Bromwich Hardy launches Barometer with call for urgent planning reform

Grant Lonsdale, Bromwich Hardy partner Dawn Cooper, Tom Bromwich, Eleanor Deeley and Bromwich Hardy partner David Penn at the event. Copyright Mike Sewell 2024.

Award-winning commercial real estate agency Bromwich Hardy says urgent reform of the UK’s planning laws is essential to help drive business growth.

The Coventry-based firm says the current planning system is choking much-needed commercial development and burying businesses under lengthy delays.

The firm’s founding partner Tom Bromwich was speaking as he launched the 2023 Bromwich Hardy Barometer – containing a wealth of facts and figures about the office and industrial market across Coventry and Warwickshire.

Tom said the agency – one of the country’s most successful independent commercial property firms – had enjoyed a successful year but remained hugely concerned about a lack of supply of commercial space and the barriers developers face in bringing new projects to market.

He told an audience of around 100 property, construction and development leaders at the event at the Riverside Glasshouse in Leamington Spa that highlights for the past year included:

  • Commercial sales of £13.4 million
  • Lease deals worth £5.7million
  • An increase in market share in Coventry to 34 per cent from 25.7 per cent.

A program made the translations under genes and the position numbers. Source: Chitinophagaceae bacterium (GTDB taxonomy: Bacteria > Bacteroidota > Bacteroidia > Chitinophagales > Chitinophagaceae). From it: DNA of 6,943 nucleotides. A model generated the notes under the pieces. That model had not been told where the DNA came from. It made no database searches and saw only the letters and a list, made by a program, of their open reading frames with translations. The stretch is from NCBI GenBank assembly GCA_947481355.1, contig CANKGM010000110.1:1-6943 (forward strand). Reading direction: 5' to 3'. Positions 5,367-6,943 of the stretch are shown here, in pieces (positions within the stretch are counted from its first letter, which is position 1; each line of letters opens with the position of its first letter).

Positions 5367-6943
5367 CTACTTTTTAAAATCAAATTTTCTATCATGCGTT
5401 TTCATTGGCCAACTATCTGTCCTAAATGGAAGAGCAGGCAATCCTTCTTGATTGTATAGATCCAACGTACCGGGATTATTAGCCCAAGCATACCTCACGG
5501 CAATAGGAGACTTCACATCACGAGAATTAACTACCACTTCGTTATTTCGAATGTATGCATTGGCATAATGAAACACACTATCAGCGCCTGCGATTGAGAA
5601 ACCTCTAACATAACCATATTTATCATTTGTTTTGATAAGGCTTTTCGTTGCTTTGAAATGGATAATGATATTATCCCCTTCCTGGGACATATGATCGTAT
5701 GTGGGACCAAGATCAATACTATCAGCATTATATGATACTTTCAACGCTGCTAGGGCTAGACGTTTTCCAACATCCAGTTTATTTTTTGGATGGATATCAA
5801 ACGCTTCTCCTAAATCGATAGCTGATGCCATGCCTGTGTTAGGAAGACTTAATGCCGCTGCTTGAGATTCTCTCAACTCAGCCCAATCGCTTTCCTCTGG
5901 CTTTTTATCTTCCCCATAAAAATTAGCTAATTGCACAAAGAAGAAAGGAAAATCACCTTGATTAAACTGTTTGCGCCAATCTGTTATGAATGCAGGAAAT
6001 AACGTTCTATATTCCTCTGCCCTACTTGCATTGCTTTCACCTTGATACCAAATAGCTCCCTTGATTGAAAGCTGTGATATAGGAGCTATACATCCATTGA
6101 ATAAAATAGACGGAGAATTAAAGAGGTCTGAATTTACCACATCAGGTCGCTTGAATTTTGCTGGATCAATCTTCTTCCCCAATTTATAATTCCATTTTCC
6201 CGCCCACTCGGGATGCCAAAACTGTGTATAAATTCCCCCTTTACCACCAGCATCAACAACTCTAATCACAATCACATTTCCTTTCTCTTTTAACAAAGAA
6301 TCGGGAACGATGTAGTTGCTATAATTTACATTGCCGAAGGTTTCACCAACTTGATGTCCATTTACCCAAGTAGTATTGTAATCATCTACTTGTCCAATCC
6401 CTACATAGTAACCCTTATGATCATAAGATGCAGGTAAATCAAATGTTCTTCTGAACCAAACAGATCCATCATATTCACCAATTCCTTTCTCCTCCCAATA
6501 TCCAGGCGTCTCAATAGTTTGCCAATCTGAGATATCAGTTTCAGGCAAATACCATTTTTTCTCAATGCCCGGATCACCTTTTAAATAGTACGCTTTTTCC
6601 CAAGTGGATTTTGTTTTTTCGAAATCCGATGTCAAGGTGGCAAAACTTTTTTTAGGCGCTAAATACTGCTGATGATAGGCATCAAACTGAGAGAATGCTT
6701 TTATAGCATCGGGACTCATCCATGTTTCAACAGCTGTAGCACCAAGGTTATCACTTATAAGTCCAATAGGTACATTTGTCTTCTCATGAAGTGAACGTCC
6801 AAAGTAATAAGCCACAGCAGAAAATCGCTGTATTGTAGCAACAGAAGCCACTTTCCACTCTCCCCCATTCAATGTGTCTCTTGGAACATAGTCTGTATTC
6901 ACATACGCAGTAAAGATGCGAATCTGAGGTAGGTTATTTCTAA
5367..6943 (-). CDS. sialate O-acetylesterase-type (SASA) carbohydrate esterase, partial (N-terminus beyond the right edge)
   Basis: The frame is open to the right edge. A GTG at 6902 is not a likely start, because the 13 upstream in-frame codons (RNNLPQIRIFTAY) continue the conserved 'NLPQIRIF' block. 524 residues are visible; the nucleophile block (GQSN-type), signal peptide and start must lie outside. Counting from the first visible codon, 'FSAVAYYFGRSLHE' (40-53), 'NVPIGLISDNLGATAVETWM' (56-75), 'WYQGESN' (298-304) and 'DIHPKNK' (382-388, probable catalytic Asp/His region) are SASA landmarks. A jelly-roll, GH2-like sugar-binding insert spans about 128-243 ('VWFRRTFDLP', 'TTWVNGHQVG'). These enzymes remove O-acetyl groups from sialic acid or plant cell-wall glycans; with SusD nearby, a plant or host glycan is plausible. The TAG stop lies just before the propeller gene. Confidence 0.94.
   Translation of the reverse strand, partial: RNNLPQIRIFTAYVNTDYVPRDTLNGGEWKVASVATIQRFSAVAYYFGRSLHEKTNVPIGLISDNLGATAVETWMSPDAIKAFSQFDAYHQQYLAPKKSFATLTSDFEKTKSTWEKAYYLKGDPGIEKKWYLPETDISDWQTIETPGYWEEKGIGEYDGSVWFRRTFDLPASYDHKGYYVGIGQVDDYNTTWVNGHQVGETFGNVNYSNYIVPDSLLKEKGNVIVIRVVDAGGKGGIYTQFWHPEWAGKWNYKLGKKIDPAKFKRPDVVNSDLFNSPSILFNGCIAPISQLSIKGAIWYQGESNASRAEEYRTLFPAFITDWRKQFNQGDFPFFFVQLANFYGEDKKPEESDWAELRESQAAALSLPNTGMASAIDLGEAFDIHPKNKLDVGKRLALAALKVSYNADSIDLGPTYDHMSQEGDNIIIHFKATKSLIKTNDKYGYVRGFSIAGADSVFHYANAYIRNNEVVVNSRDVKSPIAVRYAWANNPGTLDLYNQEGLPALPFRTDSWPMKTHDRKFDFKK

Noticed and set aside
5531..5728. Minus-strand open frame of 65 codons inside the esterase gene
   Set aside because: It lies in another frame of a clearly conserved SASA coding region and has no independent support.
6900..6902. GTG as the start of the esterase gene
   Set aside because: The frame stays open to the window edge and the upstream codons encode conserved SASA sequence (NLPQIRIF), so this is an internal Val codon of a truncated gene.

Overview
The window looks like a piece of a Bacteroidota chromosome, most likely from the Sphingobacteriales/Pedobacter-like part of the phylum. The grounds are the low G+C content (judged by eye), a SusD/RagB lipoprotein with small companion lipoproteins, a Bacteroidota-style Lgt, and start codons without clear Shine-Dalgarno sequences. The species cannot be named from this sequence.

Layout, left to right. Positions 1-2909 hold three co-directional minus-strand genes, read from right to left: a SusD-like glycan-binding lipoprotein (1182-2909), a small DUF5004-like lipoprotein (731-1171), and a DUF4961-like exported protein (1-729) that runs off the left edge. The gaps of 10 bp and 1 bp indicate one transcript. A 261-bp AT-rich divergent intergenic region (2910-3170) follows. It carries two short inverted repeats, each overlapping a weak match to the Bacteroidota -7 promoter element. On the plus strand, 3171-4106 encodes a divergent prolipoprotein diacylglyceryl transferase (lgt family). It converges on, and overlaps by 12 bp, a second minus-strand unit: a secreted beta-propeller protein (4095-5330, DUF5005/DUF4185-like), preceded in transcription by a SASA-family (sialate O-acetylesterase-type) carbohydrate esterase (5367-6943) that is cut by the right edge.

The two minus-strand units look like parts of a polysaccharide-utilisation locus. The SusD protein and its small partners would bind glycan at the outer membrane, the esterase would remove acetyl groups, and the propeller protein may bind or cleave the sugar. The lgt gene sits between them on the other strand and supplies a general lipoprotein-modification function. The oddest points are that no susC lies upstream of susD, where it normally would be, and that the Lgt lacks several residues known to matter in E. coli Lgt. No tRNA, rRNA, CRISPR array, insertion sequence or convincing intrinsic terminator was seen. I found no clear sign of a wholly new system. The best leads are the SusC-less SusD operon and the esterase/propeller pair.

• Doubling the volume of professional work
  • A 12 per cent increase in property management instructions

“Bromwich Hardy has undoubtedly enjoyed a successful year and we go into 2024 in excellent shape,” said Tom.

“But we are also keenly aware of the wider picture in the market and there is no doubt that a lack of new commercial development continues to present a barrier to growth for firms across the region.

“There is some sign of improvement – Coventry is set to see the highest level of new deliveries in six years thanks to the 3.3million sq ft now under way – but it will not satisfy the high levels of demand.

“This is where we need to see a real political will to challenge the status quo. We need to see a fundamental shake-up of the planning sector to incentivise new building and sweep away some of the current barriers to construction if things are to change.

“And alongside this, planning authorities need to be ready and willing to support a broad mix of developments and not just the big sheds which deliver quick and easy wins for them against their planning targets. Without a strategic, co-ordinated approach to planning, we will continue to endure a feast of demand against a famine of supply.”

Tom said reforms announced by the Government in the Chancellor’s Autumn statement were welcome – but did not go far enough.

“It is all very well to introduce penalties for planning authorities if they do not deal with business applications in a timely manner, but if those authorities are under-resourced because of a lack of Government funding it’s unlikely to produce the structural changes we all want to see.”

The event included a keynote speech by Eleanor Deeley, joint managing director of the Deeley Group, and a review of the current commercial property market by Grant Lonsdale from industry data experts CoStar.

Tom told the audience the office market had continued to see a flight to quality throughout 2023 as businesses adapted to post-Covid working, with Bromwich Hardy enjoying a steady increase in both sales and lettings.

Rent growth in the industrial market had been driven by outperformance in the logistics and light industrial sectors over the past two years and a lack of supply would continue to drive occupier demand in 2024, he added.